If you have a laptop computer, chances are it was made in China. But according to a new report, that’s not likely to be the case in another ten years.
About 90% of the world’s laptop or notebook computers are made in China. That statistic comes from a Taiwanese government think tank — which also says that figure will be plunging over the next decade.
Taiwan’s Market Intelligence and Consulting Institute says that Southeast Asia is the region which will pick up the slack. The reasons for the shift include rising labor costs in China, but also involve a rethink of global supply chains — and the dangers of over-reliance on a single country for manufacturing.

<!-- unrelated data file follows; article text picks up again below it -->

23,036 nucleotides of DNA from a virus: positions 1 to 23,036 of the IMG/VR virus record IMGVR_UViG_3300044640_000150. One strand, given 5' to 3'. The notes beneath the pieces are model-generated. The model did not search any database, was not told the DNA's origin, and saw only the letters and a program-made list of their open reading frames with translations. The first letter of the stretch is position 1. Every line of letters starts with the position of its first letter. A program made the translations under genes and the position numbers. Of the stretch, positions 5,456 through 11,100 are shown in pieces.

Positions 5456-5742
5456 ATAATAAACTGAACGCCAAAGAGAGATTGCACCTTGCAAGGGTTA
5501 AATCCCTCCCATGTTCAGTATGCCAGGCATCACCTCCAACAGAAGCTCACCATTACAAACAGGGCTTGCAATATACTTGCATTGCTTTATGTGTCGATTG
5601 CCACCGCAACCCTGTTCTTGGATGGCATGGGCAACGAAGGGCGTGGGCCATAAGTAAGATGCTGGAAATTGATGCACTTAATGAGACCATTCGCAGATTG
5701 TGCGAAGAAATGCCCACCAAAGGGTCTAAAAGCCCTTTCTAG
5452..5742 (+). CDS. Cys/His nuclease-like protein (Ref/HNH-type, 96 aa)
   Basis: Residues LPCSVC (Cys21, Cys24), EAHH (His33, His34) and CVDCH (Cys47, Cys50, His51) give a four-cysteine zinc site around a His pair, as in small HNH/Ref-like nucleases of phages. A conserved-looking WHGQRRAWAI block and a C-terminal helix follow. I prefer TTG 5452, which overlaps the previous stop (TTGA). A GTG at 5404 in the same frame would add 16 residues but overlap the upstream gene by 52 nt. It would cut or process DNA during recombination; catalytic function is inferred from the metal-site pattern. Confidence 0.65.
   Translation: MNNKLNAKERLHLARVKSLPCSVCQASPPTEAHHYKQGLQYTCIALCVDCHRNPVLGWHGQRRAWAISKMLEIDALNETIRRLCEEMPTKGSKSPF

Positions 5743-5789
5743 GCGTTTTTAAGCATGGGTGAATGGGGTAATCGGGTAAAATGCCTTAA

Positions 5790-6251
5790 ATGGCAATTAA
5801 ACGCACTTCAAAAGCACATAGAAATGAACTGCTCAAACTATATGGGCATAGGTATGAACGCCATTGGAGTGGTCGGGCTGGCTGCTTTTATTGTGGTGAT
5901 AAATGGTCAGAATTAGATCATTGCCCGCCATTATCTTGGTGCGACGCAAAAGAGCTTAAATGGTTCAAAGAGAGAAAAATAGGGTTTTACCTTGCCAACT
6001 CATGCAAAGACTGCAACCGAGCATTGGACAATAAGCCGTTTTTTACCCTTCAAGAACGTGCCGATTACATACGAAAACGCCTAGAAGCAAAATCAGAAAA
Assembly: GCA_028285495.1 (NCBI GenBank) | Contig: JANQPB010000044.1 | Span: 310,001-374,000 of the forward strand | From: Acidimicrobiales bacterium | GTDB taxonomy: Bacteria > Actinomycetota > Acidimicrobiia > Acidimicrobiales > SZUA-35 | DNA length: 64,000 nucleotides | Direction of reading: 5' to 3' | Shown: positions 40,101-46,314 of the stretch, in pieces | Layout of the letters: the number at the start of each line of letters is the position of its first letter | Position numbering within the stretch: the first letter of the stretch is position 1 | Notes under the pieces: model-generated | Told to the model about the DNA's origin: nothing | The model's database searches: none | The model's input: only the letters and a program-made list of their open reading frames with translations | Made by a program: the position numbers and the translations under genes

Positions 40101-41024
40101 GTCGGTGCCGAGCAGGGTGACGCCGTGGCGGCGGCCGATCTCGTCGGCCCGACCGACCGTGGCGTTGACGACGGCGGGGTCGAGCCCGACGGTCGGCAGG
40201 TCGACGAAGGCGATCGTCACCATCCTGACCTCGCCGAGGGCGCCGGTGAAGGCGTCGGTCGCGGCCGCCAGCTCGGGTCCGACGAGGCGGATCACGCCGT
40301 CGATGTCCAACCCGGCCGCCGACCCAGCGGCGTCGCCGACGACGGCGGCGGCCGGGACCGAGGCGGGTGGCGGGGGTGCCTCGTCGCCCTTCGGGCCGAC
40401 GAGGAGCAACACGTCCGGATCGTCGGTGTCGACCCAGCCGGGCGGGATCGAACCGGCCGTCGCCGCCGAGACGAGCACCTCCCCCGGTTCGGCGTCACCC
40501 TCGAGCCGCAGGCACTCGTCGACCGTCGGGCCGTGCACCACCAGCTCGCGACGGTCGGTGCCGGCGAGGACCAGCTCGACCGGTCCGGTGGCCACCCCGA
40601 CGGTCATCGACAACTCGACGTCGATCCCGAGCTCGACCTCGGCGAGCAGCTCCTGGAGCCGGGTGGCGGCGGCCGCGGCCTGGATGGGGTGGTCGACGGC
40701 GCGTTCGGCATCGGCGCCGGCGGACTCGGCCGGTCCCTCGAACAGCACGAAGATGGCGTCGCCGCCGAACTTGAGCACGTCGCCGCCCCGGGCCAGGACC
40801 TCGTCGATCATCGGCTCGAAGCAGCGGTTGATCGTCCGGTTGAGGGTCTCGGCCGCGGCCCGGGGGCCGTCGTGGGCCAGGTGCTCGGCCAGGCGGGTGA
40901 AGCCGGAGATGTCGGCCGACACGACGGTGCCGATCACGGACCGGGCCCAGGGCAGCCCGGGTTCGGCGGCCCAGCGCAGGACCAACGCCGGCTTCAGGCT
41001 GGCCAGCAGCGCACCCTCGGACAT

On the corporate front, a lot of this movement is being driven by Taiwanese companies, which are currently major manufacturers in mainland China.
Two major beneficiaries of the trend are shaping up to be Thailand and Vietnam.
Taiwan is already Vietnam’s fifth leading source of Foreign Direct Investment, and it is also a leading foreign investor and trade partner with Thailand – in areas from agriculture to electronics.
The think tank MIC says that China’s share of the global market for notebook and laptop computers will tumble from about 90% to roughly 40% by the end of the decade.
Demand for small computers has been rising sharply since the pandemic — as more people are working from home and schools have shifted to distance learning as a key part of education.